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Relaxing is hard work

Let’s talk about how much work it is to relax. 

As I write this blog, the video of the proverbial hamster on an exercise wheel is playing in my mind’s eye. You know, the one where the hamster just keeps going around and around and around. You know, kind of like how you feel at work sometimes? You get to the end of your day are wonder, REALLY wonder what you accomplished. Oh, you were busy, no doubt, but what did you check off of your to-do list that was important?

If you’re like some people, you wake up, maybe at the same time every day (or maybe not). You have a morning routine (or maybe not). You go to work (or maybe not). All day long you’re meeting with clients, organizing events, answering emails, fielding phone calls, directing others, (or being directed by others) and sometimes you feel like you can’t come up for air, for fear of missing out on something important. Sometimes the “urgent” gets in the way of the “important”, and you seem to be always putting out fires.

Sound familiar?

So what does it feel like to relax? Ahhh, you say it’s been so long you don’t remember? Yes, my clients tell me that. And I hear it too much. “I’m too busy to take time for myself”. “ I’m too busy to take time to plan.” (that one always makes me chuckle).

Relaxing doesn’t happen by default. No, I’m not counting the time you sleep as relaxing, although it should be. I’m talking about actually planning far enough in advance, so you know you have a day, or more, just for you.

What would that do for you? What are YOU doing to charge your batteries?

Let’s think about things that need to be recharged: cell phone, tablet, laptop, flashlight, cordless vacuum cleaner, fly swatter, car battery, smoke detector, corkscrew, Bluetooth speaker, screwdriver, you. Oh, did you catch that? YOU need to be recharged, just like all of the dozens of gadgets that many of us have around our homes and offices. (No, I don’t really have a corkscrew that needs to be recharged. Do you?)

When we recharge our own batteries we’re telling ourselves that we matter.

When we don’t take time, we’re telling ourselves that we don’t count. We’re telling ourselves that everyone else is more important than we are. We’re telling ourselves that it’s OK. We’re telling ourselves that if we don’t set an example for our kids it’s OK for them to repeat our patterns. It’s not OK. Not OK at all.

So, what’s the solution? Do the work so you have time to relax. I’m not saying you have to work harder before you relax, I’m saying I want you to work on planning to relax. Here’s how it should work: At the beginning of each week (that’s Sunday night for me), I look at my upcoming week, and make sure that things are fairly balanced:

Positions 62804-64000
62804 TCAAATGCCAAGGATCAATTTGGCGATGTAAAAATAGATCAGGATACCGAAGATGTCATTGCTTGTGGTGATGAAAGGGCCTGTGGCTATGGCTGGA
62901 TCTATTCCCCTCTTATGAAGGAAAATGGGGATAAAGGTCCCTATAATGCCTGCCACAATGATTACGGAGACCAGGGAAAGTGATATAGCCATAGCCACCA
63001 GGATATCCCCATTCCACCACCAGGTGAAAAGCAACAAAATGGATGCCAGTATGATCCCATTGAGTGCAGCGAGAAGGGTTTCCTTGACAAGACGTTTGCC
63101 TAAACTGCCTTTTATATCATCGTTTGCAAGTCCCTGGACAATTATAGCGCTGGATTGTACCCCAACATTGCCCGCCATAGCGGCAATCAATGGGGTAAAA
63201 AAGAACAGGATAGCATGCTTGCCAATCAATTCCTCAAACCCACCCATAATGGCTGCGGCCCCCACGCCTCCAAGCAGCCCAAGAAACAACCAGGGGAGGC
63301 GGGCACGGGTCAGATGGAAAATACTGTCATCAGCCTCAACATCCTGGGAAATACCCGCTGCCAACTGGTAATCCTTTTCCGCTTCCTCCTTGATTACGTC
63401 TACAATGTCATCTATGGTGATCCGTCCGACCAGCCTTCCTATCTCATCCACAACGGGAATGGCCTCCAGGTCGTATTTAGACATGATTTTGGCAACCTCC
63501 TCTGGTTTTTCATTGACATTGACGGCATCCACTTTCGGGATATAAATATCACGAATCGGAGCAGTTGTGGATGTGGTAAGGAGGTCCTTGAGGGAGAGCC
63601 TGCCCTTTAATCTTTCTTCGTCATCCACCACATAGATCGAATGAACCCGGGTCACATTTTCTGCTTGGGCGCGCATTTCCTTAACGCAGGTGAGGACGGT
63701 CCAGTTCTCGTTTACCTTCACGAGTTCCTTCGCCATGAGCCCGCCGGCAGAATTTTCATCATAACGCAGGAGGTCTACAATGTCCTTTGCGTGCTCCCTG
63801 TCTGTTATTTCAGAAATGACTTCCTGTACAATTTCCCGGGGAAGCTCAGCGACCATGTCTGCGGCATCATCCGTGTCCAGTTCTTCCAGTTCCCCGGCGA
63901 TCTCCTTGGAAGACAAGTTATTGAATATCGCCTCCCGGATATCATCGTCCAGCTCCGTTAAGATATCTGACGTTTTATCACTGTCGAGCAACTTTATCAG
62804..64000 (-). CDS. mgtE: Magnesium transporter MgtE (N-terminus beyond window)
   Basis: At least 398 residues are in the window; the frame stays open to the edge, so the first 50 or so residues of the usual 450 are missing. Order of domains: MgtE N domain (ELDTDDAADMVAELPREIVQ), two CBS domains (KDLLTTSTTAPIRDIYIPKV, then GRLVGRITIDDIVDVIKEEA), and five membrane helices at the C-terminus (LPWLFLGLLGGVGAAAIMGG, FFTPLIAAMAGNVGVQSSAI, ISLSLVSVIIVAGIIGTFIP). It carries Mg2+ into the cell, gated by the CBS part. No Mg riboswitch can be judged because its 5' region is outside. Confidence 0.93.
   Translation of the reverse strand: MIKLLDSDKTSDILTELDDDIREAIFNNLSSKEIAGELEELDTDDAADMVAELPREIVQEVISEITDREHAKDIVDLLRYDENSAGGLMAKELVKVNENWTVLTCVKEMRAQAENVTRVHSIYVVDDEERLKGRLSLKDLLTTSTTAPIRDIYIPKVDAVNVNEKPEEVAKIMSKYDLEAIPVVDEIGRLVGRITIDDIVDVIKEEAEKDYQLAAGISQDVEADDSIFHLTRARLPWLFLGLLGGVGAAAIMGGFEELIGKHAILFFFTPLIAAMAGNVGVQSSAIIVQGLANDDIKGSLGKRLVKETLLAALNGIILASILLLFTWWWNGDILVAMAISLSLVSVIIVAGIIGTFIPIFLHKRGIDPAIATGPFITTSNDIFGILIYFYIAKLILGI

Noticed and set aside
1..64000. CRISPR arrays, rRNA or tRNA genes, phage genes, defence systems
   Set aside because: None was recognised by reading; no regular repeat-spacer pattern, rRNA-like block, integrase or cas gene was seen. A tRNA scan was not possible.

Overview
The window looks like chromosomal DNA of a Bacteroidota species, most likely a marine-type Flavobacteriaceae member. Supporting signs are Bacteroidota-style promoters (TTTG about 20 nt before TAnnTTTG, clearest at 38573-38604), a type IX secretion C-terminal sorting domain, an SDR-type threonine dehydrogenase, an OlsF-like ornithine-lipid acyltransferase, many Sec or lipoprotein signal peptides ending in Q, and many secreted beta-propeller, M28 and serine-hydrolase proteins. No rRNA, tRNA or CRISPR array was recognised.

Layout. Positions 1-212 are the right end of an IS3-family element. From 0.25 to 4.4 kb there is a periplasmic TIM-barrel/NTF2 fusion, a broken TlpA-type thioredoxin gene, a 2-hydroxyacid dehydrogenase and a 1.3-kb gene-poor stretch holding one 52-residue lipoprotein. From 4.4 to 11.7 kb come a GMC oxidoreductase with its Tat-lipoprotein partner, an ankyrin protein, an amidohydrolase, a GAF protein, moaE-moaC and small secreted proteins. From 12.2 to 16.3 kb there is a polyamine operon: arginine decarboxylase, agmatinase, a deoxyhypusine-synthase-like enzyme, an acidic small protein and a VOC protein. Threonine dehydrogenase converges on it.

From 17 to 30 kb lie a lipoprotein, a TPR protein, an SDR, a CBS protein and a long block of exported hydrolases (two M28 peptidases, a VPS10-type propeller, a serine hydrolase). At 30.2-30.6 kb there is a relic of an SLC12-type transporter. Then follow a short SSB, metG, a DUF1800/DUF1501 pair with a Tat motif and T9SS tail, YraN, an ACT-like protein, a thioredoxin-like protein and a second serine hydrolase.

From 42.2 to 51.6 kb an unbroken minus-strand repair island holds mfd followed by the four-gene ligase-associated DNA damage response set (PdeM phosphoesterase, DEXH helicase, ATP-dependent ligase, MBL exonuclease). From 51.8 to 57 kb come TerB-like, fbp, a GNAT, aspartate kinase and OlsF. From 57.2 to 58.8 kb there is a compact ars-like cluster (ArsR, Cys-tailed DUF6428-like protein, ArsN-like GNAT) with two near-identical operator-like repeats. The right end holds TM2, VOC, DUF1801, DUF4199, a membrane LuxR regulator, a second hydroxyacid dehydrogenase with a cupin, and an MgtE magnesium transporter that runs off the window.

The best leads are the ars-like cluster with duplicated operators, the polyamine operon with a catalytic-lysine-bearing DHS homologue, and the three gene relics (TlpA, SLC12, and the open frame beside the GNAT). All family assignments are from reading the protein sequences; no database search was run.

·      Clients

·      Writing time

·      Emails/phone calls

·      Networking time

·      Speaking engagements

·      Lunch with a friend

·      Drive time

·      Mona Time

You get the picture. Notice I said, “here’s how it should work”? No, I’m not perfect. I sometimes get in over my head because I wasn’t proactively planning. Sometimes things don’t go as planned and I need to be ready to adjust on the fly. But rarely do I sacrifice “Mona Time”. I build it into my week. That’s where the hard work can come into play.

Sometimes I look at the blank pages in my monaplanner© and wonder what could happen if I didn’t plan my days or weeks. Then I remember what could happen: I won’t have time for myself. I won’t have time to relax…REALLY relax, like a planned day off, or even bigger – a real vacation. We have to work for these things. For most of us, they don’t “just happen”. Relaxing is hard work.

One of my taglines for the monaplanner© is “Plan Weekly – Focus Daily”. I do my best to live by that mantra. But planning for relaxation takes more than that. We need to look at more than a week at a time.

Think about this. You’ve finally saved the money to take the Alaskan cruise you’ve always wanted. You’ve worked diligently to make sure you have the necessary resources to do it. You’ve worked with your travel agent to find the perfect vacation package. Your family has made sure their schedules are clear so there are no surprises. You’ve made arrangements for a pet sitter for Rufus, your beloved beagle. The lawn care has been arranged, the mail is on hold, and close neighbors are notified. You’ve shopped for some new clothes, and repaired your well-worn suitcase.

The big things need to be planned more than a week in advance, like booking the cruise, and saving the money and scheduling time off. Think of those as the foundation to the rest of the planning. After that, the other plans can happen, right? A few weeks before the planned departure time, you can take care of the other tasks.

And what about our Daily/Weekly relaxation time? For me, it’s a daily meditation practice, first thing in the morning. It significantly increases my ability to have a great day. Do I have to work hard to make this happen? At the beginning, it was hard. Hard to give up other habits, like checking email and social media right outta bed. Another thing that was hard at first was giving up Sunday nights. Now it’s “Mona Time”, and I don’t engage with others after 6pm. It’s my time to reflect back on the past week, and get my ducks in a row for the upcoming week. Are there exceptions? Very few, and my friends and family know it.

What “hard work” do you need to be doing now, so you can relax?